Local and mobile AI image generation could be the wave of the future.
Most of us have by now dabbled a bit in generative image creation. We enter a weird little prompt into a text field and an online platform like Stable Diffusion, Midjourney, or DALL-E spits out something beautiful, bizarre, or both. One thing all those platforms have in common though is the need for an online connection. What if there was a way to do similar – maybe better – Generative AI image creation with just the phone in your hand and no connection to the Internet or Cloud at all? Qualcomm thinks it has a solution in the not-at-all-scarily named ControlNet.
Unveiled this week at the Computer Vision and Pattern Recognition Conference (CVPR) in Vancouver, Canada, ControlNet is a new mobile AI image generation model that has two tantalizing core benefits: 1) The model is local, so ControlNet can work on almost any platform without the need for an online connection. 2) Instead of using just text to generate an AI image, ControlNet starts with a seed image you provide and then manipulates it based on a text prompt.
In some ways, this is similar to Adobe’s Firefly AI, which can generate AI portions to enhance existing images. However, that model, too, needs an online connection to work.
ControlNet can start with almost any image and alter it based on your prompt. (Image credit: Qualcomm)
The introduction of this open-source model, which is, in part based on Stable Diffusion but adds an extra half a billion parameters to the model’s existing 1 billion, and can be freely used by third-party companies, is not pure altruism.
Sure, ControlNet could conceivably run on Windows, Mac, iOS, and Android, but it won’t be nearly as fast unless it’s running on Qualcomm’s Snapdragon platform and, in particular, the Hexagon digital signal processor (DSP) on the Snapdragon 8 Gen 2 mobile processor like the one in the Samsung Galaxy S23 Ultra.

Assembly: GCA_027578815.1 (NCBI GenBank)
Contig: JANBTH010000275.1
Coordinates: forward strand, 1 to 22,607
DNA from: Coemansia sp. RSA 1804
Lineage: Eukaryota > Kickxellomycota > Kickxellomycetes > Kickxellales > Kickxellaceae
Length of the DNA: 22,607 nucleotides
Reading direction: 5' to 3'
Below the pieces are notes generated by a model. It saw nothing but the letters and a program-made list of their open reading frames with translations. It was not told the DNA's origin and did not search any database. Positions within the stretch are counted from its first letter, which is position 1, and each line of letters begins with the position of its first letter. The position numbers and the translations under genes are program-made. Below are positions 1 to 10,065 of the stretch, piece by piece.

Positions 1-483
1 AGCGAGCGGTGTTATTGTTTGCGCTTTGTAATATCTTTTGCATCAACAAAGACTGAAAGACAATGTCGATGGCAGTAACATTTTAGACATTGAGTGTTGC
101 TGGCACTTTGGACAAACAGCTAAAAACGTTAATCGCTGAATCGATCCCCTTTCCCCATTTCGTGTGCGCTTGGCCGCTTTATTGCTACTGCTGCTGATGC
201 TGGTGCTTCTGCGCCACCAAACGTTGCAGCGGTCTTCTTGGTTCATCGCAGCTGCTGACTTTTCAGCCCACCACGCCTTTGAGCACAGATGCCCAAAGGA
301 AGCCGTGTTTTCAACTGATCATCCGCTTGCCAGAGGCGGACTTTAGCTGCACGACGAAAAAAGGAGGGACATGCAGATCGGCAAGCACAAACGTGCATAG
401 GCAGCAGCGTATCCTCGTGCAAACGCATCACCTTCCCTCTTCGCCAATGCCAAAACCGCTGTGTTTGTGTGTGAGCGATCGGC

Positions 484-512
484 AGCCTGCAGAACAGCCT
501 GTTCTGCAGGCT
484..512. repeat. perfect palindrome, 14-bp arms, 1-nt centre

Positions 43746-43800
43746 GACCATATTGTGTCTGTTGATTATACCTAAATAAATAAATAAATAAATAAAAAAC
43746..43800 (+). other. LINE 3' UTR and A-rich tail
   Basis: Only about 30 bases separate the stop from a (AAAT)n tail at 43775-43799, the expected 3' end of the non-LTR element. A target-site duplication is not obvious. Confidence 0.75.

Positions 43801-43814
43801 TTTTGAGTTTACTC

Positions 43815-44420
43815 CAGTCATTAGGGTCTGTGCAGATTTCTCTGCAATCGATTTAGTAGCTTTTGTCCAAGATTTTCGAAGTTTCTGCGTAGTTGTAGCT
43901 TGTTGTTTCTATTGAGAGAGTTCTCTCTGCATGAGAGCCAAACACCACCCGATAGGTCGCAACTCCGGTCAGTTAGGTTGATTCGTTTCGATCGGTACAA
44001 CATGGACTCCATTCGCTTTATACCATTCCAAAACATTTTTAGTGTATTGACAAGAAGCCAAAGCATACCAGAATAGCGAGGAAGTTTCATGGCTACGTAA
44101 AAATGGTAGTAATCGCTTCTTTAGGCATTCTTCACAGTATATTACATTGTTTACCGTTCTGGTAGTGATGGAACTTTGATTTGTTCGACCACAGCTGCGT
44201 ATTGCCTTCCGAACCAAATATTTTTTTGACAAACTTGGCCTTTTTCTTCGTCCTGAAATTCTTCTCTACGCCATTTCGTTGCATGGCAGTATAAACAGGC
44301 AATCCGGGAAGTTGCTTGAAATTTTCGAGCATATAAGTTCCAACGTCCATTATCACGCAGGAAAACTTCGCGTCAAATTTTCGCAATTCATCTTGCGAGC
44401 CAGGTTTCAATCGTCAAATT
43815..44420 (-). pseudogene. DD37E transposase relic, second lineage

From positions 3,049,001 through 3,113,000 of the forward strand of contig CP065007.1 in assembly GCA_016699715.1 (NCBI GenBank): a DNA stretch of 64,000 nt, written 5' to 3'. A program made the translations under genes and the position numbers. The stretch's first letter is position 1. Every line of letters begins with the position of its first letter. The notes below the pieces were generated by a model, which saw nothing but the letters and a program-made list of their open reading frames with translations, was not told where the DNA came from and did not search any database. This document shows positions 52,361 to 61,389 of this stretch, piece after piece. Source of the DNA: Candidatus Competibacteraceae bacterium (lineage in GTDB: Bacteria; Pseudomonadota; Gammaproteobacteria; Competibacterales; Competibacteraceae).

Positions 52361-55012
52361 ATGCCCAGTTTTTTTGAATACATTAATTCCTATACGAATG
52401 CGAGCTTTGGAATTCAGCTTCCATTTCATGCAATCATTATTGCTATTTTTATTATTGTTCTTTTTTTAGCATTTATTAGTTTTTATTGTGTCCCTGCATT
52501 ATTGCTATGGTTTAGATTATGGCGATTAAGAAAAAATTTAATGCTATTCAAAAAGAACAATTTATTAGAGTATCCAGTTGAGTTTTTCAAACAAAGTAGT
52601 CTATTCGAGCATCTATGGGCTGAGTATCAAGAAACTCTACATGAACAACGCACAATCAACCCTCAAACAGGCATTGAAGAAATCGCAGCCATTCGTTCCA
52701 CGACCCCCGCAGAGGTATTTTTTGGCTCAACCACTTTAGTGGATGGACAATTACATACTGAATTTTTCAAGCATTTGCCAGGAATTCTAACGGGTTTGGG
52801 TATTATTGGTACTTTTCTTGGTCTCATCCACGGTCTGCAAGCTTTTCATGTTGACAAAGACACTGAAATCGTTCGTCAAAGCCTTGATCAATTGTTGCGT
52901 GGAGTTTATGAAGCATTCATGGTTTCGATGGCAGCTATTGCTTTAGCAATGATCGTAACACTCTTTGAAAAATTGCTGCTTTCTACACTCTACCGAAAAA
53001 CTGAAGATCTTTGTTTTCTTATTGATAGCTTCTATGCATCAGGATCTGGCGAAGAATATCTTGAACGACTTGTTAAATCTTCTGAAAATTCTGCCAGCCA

Yes, even a simple sketch will work and Qualcomm ControlNet can turn it into something interesting. (Image credit: Qualcomm)
In demos I saw, ControlNet was able to transform a dull office space image into a 1970s-themed complete with orange walls, and then transform Barcelona’s streets into flowing canals. The office image was stunning for its fidelity. The Barcelona one looked like the work of a fevered Van Gogh.
ControlNet does its work by taking the basic shapes and structures it finds in images and drawing around them, Still the speed and quality of the output mean that third-party hardware and software developers will surely take interest. Especially because of the obvious benefits of local computing (something Apple famously already favors for much of its AI work).
The Qualcomm ControlNet architecture. (Image credit: Qualcomm)
ControlNet doesn’t necessarily need full-formed photos to generate new or altered images. Even a rough sketch and a text prompt can produce something interesting and maybe useful. In one Qualcomm-supplied demo image, they show a rough sketch of a kitten turned into a surrealist cat that still, somehow, resembles the original drawing.
With local AI generation, your original seed image is not pipped back up to the cloud, nor is the prompt shared with any third parties or stored in far-flung servers. It is, as most privacy advocates would prefer, a closed loop.
How ControlNet runs on device. (Image credit: Qualcomm)
Qualcomm is rolling out the ControlNet SDKs to developers who want to start programming and testing on Hexagon. As for who might unveil ControlNet-based products in the future, that’s hard to say. Qualcomm won’t because it does not sell anything directly to consumers.
Longtime partner Samsung, though, is a real possibility. Imagine the Samsung Galaxy S24 or S25 Ultra with a native ControlNet-based app. Or, perhaps, Samsung builds it right into its photo or camera app. For what it’s worth, the demo I saw was running on a Samsung Galaxy S23 Ultra.